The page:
While the material translation of demographics to political power is important, even more important and interesting are the demographics themselves, said Brauer.
Many analysts act as if census numbers instantaneously change the country’s demographics and, therefore, politics instantaneously change as well.
This, actually, is what the Census does not do: It does not change demographics or politics.
Many analysts argue that population shifts from the blue states of the Northeast (such as Democrats, liberals and blacks) to Republican-red states of the South and West will make those red states less red.
“There is no doubt that this will occur at least at some micro levels,” said Brauer. “However, it will not have much significant overall impact.”
For one thing, much of the population change is due to birthrates, not just to migration. For another, the migrating blues’ impact on politics will be diluted in many cases, especially in redder states; many of the newcomers assimilate into the culture and politics of their new communities.
And, quite frankly, the new demographics already were tested in the 2010 midterm election, with Republican success.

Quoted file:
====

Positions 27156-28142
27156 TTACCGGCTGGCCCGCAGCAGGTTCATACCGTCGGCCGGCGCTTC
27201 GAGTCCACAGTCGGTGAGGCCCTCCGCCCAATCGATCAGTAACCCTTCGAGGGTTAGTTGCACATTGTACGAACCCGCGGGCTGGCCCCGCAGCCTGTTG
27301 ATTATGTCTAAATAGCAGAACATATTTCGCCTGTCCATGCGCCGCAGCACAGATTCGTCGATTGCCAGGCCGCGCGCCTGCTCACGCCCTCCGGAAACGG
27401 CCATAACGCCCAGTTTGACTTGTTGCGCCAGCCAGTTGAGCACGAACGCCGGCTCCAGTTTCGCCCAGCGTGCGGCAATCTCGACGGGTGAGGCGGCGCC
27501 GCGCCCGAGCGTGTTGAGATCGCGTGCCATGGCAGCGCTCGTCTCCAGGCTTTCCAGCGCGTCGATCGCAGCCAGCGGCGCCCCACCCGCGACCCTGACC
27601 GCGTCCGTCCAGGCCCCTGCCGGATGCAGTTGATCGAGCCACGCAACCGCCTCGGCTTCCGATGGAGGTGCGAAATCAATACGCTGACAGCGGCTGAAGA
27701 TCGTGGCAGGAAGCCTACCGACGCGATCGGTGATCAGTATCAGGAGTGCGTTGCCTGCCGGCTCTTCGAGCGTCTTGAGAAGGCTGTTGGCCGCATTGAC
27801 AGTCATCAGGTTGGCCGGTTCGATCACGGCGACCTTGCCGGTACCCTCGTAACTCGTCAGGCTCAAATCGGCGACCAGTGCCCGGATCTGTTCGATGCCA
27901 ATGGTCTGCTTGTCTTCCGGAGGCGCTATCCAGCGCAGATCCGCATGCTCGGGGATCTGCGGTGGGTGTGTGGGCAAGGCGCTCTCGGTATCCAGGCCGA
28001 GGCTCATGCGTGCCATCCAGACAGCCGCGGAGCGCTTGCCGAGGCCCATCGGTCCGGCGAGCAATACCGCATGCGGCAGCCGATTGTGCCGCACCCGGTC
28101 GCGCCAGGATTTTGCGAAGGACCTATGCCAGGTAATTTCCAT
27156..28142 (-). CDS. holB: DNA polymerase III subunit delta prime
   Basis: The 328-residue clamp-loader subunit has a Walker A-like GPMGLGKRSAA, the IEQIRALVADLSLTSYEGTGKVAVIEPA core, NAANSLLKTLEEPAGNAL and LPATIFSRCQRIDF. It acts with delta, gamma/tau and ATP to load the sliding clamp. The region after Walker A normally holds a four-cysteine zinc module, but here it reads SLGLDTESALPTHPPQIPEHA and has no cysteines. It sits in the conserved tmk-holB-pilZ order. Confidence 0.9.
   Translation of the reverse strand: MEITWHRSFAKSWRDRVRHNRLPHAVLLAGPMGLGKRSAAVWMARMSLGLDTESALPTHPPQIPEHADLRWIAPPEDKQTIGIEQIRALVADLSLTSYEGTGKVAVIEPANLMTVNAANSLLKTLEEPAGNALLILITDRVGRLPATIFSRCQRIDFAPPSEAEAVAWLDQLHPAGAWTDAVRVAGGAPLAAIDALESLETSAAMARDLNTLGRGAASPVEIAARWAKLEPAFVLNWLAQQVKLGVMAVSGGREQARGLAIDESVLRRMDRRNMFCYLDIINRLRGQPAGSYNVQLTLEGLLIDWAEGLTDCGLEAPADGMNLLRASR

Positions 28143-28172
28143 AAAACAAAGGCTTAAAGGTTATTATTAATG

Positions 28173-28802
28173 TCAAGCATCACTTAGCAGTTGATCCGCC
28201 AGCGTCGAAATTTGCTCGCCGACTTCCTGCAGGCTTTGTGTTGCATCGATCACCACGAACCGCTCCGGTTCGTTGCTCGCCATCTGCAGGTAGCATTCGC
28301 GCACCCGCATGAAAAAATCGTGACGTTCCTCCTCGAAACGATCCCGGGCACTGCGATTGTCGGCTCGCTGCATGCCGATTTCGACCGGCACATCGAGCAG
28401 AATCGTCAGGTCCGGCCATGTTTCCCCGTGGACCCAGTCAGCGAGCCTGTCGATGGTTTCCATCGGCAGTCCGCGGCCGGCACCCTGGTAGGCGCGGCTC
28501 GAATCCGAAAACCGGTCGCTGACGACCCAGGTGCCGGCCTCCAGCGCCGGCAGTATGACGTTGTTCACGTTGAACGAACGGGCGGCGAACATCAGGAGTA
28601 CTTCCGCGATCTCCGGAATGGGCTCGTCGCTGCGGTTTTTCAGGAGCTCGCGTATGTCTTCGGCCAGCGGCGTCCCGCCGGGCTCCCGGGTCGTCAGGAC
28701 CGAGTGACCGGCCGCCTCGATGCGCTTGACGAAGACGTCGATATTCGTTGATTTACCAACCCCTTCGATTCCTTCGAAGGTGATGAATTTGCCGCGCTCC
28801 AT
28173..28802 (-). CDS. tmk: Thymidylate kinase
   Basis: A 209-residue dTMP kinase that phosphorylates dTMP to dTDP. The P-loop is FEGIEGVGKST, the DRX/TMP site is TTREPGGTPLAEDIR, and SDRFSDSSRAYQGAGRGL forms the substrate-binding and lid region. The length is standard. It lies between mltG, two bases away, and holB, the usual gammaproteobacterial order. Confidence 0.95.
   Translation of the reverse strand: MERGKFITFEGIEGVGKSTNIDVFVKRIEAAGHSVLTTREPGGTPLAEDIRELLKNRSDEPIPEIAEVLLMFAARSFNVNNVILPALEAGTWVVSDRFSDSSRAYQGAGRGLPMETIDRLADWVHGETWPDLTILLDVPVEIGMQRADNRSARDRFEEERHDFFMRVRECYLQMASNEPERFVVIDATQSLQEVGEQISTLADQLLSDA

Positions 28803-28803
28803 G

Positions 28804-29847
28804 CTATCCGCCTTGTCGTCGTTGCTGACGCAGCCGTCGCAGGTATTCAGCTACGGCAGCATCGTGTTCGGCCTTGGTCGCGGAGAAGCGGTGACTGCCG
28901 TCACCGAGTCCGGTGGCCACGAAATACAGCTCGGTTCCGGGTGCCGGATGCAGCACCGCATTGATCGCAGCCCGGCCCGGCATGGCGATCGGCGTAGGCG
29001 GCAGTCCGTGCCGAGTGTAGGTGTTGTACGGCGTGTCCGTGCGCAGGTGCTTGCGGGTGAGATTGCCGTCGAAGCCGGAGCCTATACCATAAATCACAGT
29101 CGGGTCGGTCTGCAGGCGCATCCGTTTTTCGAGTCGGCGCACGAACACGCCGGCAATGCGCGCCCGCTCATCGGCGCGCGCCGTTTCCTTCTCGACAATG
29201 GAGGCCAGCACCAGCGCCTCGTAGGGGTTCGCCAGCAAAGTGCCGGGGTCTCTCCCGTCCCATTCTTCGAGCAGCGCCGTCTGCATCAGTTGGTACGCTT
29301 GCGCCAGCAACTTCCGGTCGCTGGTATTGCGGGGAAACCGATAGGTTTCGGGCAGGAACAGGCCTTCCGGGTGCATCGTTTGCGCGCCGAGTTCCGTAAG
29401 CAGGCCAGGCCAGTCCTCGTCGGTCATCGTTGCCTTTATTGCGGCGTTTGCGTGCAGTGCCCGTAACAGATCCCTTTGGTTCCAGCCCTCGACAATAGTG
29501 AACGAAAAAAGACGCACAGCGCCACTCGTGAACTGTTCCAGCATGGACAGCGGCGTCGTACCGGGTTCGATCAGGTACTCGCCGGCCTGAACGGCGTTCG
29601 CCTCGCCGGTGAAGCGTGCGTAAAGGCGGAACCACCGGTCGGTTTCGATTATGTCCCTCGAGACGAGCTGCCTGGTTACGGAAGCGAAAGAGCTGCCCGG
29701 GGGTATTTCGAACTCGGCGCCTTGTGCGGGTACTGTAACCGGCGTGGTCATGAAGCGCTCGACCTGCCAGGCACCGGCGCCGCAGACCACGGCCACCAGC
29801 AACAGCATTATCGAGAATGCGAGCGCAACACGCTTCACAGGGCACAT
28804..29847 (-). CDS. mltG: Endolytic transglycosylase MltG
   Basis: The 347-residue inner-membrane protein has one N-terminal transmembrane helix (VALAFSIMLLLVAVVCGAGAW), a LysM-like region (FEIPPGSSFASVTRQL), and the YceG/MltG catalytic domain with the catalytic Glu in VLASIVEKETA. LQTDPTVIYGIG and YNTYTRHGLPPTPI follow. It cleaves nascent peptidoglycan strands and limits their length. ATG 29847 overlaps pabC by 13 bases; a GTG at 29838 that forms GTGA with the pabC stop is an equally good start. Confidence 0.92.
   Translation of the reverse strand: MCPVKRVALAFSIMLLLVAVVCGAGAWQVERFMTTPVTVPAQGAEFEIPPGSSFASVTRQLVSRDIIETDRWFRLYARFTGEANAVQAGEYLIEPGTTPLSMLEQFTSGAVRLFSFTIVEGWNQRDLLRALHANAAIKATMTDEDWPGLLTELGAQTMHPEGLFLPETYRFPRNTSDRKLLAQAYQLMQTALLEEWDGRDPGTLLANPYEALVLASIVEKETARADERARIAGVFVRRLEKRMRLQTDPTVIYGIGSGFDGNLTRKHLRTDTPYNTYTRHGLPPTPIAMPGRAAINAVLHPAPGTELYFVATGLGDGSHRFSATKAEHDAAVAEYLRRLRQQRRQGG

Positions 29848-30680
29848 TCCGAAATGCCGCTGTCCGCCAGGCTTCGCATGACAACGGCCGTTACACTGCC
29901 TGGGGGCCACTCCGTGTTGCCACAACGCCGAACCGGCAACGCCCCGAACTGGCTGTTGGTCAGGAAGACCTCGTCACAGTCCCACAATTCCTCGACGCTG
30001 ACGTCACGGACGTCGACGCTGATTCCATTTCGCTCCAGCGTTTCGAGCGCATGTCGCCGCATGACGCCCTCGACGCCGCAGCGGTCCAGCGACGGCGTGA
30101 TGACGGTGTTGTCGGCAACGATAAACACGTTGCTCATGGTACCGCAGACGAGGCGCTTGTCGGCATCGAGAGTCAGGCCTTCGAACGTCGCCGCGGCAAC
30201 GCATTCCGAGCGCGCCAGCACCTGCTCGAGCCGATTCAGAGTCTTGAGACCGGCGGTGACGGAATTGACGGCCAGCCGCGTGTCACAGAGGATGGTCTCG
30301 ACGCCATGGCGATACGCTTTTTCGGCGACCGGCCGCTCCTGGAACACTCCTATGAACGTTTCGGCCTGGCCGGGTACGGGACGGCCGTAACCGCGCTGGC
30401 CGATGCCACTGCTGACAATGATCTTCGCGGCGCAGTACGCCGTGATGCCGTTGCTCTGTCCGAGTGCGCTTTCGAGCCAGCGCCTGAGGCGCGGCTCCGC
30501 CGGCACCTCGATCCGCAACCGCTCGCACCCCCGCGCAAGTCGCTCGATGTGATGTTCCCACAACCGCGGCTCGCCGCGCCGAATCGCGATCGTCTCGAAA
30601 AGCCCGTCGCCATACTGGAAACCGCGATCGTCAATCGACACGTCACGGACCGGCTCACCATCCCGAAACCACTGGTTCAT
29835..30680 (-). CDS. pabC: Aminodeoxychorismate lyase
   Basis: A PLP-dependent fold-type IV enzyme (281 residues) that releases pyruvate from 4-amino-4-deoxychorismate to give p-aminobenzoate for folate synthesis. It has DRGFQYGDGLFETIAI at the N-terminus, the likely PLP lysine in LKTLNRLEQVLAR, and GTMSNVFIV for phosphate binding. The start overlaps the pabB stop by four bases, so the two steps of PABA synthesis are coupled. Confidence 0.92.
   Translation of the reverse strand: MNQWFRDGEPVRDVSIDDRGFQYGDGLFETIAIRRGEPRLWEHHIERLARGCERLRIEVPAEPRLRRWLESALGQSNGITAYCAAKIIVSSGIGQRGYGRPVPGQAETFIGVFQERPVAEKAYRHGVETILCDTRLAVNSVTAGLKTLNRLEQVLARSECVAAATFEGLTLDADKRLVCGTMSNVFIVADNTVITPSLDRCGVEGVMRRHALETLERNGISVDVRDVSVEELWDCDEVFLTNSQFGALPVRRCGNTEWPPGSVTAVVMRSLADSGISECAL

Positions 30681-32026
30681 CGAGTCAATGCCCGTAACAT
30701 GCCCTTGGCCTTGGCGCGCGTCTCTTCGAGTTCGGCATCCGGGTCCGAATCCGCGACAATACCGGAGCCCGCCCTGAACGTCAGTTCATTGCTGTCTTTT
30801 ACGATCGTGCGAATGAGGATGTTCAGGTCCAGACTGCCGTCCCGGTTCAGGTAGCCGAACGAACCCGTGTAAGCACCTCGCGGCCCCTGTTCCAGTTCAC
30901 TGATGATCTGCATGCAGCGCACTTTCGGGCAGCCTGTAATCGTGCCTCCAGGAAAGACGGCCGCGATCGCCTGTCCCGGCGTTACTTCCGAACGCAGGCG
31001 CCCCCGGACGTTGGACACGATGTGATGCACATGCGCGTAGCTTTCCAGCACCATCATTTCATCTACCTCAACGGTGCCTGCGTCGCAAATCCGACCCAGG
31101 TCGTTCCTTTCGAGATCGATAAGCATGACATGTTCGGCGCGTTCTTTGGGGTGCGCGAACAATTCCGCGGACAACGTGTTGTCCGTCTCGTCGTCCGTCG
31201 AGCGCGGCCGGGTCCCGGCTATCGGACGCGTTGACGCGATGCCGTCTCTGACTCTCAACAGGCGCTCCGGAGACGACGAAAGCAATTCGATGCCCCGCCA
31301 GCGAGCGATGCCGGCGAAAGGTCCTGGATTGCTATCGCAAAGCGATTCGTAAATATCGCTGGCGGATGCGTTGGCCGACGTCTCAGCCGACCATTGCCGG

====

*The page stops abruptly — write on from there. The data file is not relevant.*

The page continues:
The evidence that this affects Democrats more than Republicans came last week, when the National Urban League joined the big-city-mayor hand-wringing. It worries that southern states may improperly seek to stem the political clout of blacks as they move into white neighborhoods.
One of the bigger stories of the census is the significant growth of America’s Latino population, making them the largest minority group, surpassing blacks.
Republicans once had a natural advantage with Latinos, said Brauer: “They tend to be more fiscally conservative and to hold more traditional values.”
Yet the GOP has steadily lost that support to Democrats because of its stances on immigration, English-only and union issues.
Census numbers are math that already has happened. Politicians understand the impact of that math, they just don’t want to get used to it.